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SGA hosts duck race, town hall for students with disabilities

Allison Shelton
A Julez Rhein, a senator for SGA, engages in one of the duck races at the Student Government Association event on Friday, Nov. 9. The event was to help raise awareness for disability advocacy.

Julez Rhein, a first-year illustration major, first joined Columbia’s Student Government Association because as a disabled student, she wanted to make the college a more inclusive place.

“Going to an art school where there’s a lot more disabled students, I feel I get to help create a space and help others with disabilities,” she said.

For her first town hall event as SGA Disability Student Advocacy Senator, Rhein was inspired by Chicago’s annual Ducky Derby, an event she often volunteers for. The Ducky Derby event in Chicago fundraises for the Special Olympics, with the fastest racing ducks earning prizes.

The town hall, held on Thursday, Nov 9. in the Student Center second floor Loft, featured an “artistic twist” on the Ducky Derby. Students who attended the event were provided with snacks, drinks, rubber ducks and art supplies. Rhein collaborated with Jeanne Doyle Kelly, director of Services for Students with Disabilities, to host the town hall.

While preparing for the race, they were able to talk about things like class registration, class cancellations and housing accommodations.

Some of the issues that came up included finding the best way to navigate the campus, having a classroom with accommodations and problems with disabled-accessible doors in front of the University Center.

The duck race was one of a series of town halls SGA is hosting for students. Some upcoming town halls include a “Let’s Chat” design student town hall, and a “Build-a-Board Game” sophomore student town hall.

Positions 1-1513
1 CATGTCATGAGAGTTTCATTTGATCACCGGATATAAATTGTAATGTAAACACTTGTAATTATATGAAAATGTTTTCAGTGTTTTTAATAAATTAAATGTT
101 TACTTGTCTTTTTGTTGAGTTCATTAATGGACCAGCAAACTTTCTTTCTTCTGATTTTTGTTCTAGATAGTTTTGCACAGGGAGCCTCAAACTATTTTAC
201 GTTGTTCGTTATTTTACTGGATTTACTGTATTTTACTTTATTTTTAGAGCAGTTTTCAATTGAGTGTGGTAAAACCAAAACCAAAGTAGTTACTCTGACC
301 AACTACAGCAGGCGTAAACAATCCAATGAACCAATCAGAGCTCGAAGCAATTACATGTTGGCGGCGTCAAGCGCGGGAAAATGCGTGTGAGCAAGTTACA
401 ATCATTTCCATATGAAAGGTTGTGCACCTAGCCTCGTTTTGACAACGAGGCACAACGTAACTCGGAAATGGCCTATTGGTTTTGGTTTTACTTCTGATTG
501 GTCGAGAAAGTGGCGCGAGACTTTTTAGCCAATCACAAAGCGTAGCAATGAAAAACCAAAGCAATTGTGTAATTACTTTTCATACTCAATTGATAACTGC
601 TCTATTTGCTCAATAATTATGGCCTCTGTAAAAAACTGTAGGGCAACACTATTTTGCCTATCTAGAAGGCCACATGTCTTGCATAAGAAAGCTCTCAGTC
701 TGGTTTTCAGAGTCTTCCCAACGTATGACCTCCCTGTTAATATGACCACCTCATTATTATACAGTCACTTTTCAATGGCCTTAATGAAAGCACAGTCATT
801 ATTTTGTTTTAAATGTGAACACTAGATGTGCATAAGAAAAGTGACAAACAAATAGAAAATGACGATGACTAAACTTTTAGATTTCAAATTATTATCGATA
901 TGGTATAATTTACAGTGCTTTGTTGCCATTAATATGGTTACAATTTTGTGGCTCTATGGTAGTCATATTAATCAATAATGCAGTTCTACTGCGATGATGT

The annual “Let’s Chat With Dr. Kim” town hall for all students on Nov. 16 was moved to Zoom after a discussion SGA had with campus security and administration.

At the disability town hall, students decorated and then chose their favorite duck to compete in the race. The student with the fastest duck received a prize that consisted of several treats.

Sophomore illustration major Gabi Largacha-Gomez went to the town hall with their friend Dirt Simmons, a sophomore illustration major.

Before the event, Simmons said they didn’t know anybody from Services for Students with Disabilities but are now connected.

Largacha-Gomez said they weren’t aware of how many things SSD and SGA could help with.

“It’s good to know that they’re here to help out with anything,” they said. “This makes me feel more comfortable if I ever need to reach out if I have any issues in my classes.”

Kelly said her goal for SSD has always been finding a place for students with disabilities at Columbia to feel safe, comfortable and collaborative.

“I think there’s space here, but people aren’t aware of it,” she said. “My goal is that students feel so they can participate and contribute equally, like everyone else.”

Rhein said the turnout of the event was better than she anticipated and was happy that students are passionate and interested in disability advocacy. She wants more events like these to be promoted more because “disability is something that should be celebrated, and not just shoved away under the rug,” she said.

“I joined SGA not to be the face of disability advocacy, but at least the microphone,” Rhein said. “I understand how it feels to be left out of a conversation that revolves around you.”

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About the Contributor
Allison Shelton
Allison Shelton, Reporter
ashelton@columbiachronicle.com   Allison Shelton is a sophomore journalism major, with a minor in advertising and fashion communications.  She primarily reports on Columbia's Student Government Association but has also written about sustainability, campus events and the college's unions. Shelton joined the Chronicle in August 2023.   Hometown: Kansas City, Missouri